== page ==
Johnson and Women

While Johnson had many white women in his life, his prison-penned autobiography only makes mention of his mother (Tiny Johnson), his grandmother (Grandmother Gilmore) and he refers to bringing his wife (unnamed) along to Australia when he fought Tommy Burns. Other than that there are no mentions of the many women in Johnson's life. By most accounts his relationships with women were tumultuous and contained violence. According to American documentary filmmaker Ken Burns at least four of his female companions, Clara Kerr, Hattie McClay, Belle Schreiber, and Lucille Cameron (wife number two), were prostitutes. Johnson's first wife, Etta Duryea, was a well-educated woman who was allegedly prone to depression. When Johnson suspected his wife of having an affair he beat her so badly she had to be hospitalized. Duryea shot and killed herself, unable to handle Johnson's infidelity and abuse. In his autobiography, Johnson ironically goes out of his way to talk about his graciousness,

"I had already determined to become a great fighter, and I realized that to whip a boy smaller than myself was no credit to me, so for that reason I never forget a boy smaller than myself, as a rule I choose those who were larger than myself."
Sadly, Jack did not apply this rule to the women in his life.

Johnson's Work History

The handwritten autobiography of Jack Johnson describes most employment situations as brief. Johnson is often hired as a trainer for other fighters but soon loses his job, he says because he was too good of a fighter, but perhaps Johnson also had trouble getting along with others. Many of his stories are very similar to this one,

"...I set out to find another job and was successful in securing the same in Frank Child’s training camp. I only worked for Frank for about 20 days when we had an argument which caused me to lose my job but at that I didn’t lose much."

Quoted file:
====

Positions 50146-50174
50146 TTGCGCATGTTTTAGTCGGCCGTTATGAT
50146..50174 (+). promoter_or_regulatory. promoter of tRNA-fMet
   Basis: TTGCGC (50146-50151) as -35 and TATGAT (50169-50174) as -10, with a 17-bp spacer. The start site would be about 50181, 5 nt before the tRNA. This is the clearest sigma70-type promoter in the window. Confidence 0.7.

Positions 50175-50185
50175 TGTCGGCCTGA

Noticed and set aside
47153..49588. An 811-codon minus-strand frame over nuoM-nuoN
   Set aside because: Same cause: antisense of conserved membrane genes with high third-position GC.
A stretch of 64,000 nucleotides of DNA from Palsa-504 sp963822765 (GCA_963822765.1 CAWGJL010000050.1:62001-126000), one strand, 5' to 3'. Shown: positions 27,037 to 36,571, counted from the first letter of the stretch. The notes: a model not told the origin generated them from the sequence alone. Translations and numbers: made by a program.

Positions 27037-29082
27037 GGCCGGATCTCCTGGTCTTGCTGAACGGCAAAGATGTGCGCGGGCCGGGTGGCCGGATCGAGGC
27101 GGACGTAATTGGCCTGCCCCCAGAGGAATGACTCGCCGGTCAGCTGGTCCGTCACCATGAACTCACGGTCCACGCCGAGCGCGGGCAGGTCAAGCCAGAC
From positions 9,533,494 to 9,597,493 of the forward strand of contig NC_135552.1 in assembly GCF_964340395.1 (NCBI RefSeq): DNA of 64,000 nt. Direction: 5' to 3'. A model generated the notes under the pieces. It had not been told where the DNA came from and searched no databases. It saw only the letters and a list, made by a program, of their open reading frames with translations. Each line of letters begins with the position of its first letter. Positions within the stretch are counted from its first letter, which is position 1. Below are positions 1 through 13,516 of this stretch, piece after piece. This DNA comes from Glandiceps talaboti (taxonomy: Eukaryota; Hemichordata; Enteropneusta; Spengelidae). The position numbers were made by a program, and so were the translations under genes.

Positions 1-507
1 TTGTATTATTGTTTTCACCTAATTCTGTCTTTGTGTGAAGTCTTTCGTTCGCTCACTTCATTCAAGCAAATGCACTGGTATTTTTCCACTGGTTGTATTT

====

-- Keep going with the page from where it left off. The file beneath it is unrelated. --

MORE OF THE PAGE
At the very least, I think we can all agree that Jack Johnson had a very strong personality to match his fighting spirit. It has to hurt to be the heavyweight champion of the world but still treated like a "colored person" in his home country. This social inequity would definitely make someone prone to have a chip on their shoulder.

A Life on the Road

Jack Kerouac would have enjoyed reading the escapades of this iconic American prize fighter. Jack Johnson begins his life in Galveston, Texas but ends up traveling to Minnesota, Illinois, Colorado, Pennsylvania, Massachusetts, New York, California, and Tennessee. Jack Johnson travels all over the USA to fight, but these are the states he specifically mentions in his prison autobiography. Jack Johnson also travels all over the world to England, Canada, Australia, France, Spain, and Mexico. Johnson definitely spent a lifetime traveling for his work. In one particularly colorful episode, Jack talks about traveling by freight train:

It was early in the morning and I had been sleeping soundly when I was awakened by a tattoo in the soles of my shoes. Upon waking up, I gazed into the face of a big brakeman. He held a lantern in one hand, and in the other he held a club in a most threatening way. He addressed me in a tough manner and said “Well boy if you haven’t any money you will have to jump off.” This remark and the slap he had given me on my feet angered me and I raised to my feet and replied that I didn’t have any money and I didn’t feel like committing suicide. I would not jump off. The train which I was riding was what is known as a high call (?) and at that particular time it was traveling at a very dangerous rate of speed and no doubt I would have been severely injured or perhaps killed had I been foolish enough as to jump off. Well when I made this remark the brakeman made a pass at me with his club, but I side stepped it and hit him in the jaw and followed that with an uppercut to his nose which knocked him into the land of nod. He was just coming to when I noticed that the train had slowed down a great deal and looking out the door I saw many lights so judging that we were in K.C. I jumped off. I hustled something to eat in K.C. and after waiting all day I boarded another freight for Chi.